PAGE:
Understanding the interaction between biomolecules, such as amino-acids, peptides or proteins, and surfaces is of importance in the fields of surface chemistry, catalysis and prebiotic chemistry. It has been found that a number of amino-acids self-organize to form well-ordered two-dimensional structures at metal surfaces (1). On the other hand, it is important to explore the role-play by different mineral surfaces related to prebiotic chemistry processes such as molecular adsorption and geochemistry. Minerals can be very promising surfaces for studying biomolecule-surface processes; among such minerals is pyrite. Pyrite (FeS2) is one of the most important and abundant sulfide minerals on earth. Additionally, due to its catalytic activity, pyrite surface plays an important role in heterogeneous catalysis. Furthermore, the study of pyrite’s physical properties and reactivity is also crucial to the ‘‘iron–sulfur world’’ (2). Wächtershäuser proposed that the first reactions that led to the formation of amino-acids did not occur in a bulk solution in the oceans (prebiotic soup theory) but on the surface of minerals (such as pyrite). In fact, minerals may adsorb and concentrate these biomolecules and catalyze reactions. Mineral surfaces could potentially have allowed for almost any type of general catalysis, with low specificity and efficiency.
Therefore, we focused our study on investigating by the use of complementary and powerful surface science techniques the possible role played by mineral surface reactivity. Furthermore, to obtain understanding on molecule/surface system, which includes information about the interaction and self-assembled processes of amino-acids on surfaces and the chemical state of the adsorbates depending on different experimental conditions like molecular coverage, environmental conditions (3-5). These studies are based on an innovative approach; molecule-surface systems under vacuum conditions. We report the results of a spectroscopic study, specifically X-ray photoemission spectroscopy (XPS) data, obtained for amino-acids adsorption on a natural pyrite surface and discuss spectroscopic evidence of different molecular adsorption mechanisms on the surface of pyrite constrained by pre-treatment conditions. This strategy is designed to be able to evaluate how diverse environments favor or inhibit molecular adsorption, and the crucial role play by pyrite surface chemically driving amino-acids interaction on the surface. The interaction of some functional groups may drive molecular interaction with the iron and sulfur chemical groups from pyrite surface. Successful adsorption of different amino-acids on a pyrite surface confirms the high reactivity of this surface, which could operate as a batch-reactor for prebiotic molecules. These studies could therefore shed light into prebiotic chemistry reactions.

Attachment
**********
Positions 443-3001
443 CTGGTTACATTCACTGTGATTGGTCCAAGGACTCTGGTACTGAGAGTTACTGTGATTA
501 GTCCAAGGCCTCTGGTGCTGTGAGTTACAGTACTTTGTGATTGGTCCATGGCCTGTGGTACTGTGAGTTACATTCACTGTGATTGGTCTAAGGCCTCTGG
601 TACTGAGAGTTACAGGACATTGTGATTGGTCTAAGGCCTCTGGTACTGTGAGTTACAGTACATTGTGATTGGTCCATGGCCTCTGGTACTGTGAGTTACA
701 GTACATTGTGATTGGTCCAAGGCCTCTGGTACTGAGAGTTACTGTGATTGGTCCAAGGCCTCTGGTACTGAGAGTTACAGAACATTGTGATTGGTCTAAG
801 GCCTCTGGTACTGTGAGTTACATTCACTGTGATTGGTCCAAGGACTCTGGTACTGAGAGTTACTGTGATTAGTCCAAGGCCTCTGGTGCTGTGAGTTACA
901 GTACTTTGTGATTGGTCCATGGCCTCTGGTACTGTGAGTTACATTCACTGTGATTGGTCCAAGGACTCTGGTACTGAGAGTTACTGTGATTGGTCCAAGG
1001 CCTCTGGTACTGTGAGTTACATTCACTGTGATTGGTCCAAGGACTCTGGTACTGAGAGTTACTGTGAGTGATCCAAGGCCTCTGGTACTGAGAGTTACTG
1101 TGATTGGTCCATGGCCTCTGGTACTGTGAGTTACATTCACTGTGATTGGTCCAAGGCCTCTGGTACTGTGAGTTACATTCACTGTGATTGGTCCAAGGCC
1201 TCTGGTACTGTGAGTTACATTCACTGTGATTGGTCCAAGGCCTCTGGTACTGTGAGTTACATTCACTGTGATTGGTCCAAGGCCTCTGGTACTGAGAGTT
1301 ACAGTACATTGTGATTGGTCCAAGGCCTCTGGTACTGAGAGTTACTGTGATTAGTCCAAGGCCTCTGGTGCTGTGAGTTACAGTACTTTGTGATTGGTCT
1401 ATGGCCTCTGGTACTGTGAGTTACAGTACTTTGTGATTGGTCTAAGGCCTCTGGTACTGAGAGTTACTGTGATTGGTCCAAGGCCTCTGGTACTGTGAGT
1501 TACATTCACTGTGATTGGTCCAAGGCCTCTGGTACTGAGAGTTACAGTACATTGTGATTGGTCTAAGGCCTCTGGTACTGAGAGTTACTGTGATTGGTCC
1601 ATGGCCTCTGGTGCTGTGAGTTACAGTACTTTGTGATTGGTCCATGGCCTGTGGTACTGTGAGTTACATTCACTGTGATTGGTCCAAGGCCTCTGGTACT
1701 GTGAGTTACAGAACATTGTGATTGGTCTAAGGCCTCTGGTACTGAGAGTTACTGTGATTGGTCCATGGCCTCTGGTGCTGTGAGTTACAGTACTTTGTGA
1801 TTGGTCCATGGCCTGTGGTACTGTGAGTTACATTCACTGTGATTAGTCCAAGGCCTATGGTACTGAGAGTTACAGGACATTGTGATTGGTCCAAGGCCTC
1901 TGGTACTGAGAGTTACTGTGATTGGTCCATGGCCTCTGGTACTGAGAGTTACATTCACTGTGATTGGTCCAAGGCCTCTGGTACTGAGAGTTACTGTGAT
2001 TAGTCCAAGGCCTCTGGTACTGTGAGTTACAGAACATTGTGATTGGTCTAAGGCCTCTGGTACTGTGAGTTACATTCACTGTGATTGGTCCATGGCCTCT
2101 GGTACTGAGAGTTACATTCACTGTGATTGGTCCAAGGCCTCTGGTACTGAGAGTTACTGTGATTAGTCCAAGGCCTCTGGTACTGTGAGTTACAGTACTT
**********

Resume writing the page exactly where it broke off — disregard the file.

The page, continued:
Figure 1: XPS Spectroscopy evidence of pretreatment pyrite surface processes drives amino acid molecular adsorption.
(1) E. Mateo-Marti, C. Rogero, C. Gonzalez, J. Sobrado, P. De Andrés Rodriguez and J.A. Martín-Gago, Langmuir 26 (2010) 4113.
(2) G. Wächtershäuser, Chemistry&Biodiversity, 4, (2007) 584.
(3) M. Sanchez-Arenillas and E. Mateo-Marti, Chemical Physics 458 (2015) 92.
(4) M. Sánchez-Arenillas, E. Mateo-Martí, Phys.Chem.Chem.Phys, 18 (2016) 27219-27225.
(5) M. Sánchez-Arenillas, S. Galvez-Martinez, E. Mateo-Martí, Appl. Surf. Sci., 414 (2017) 303-312.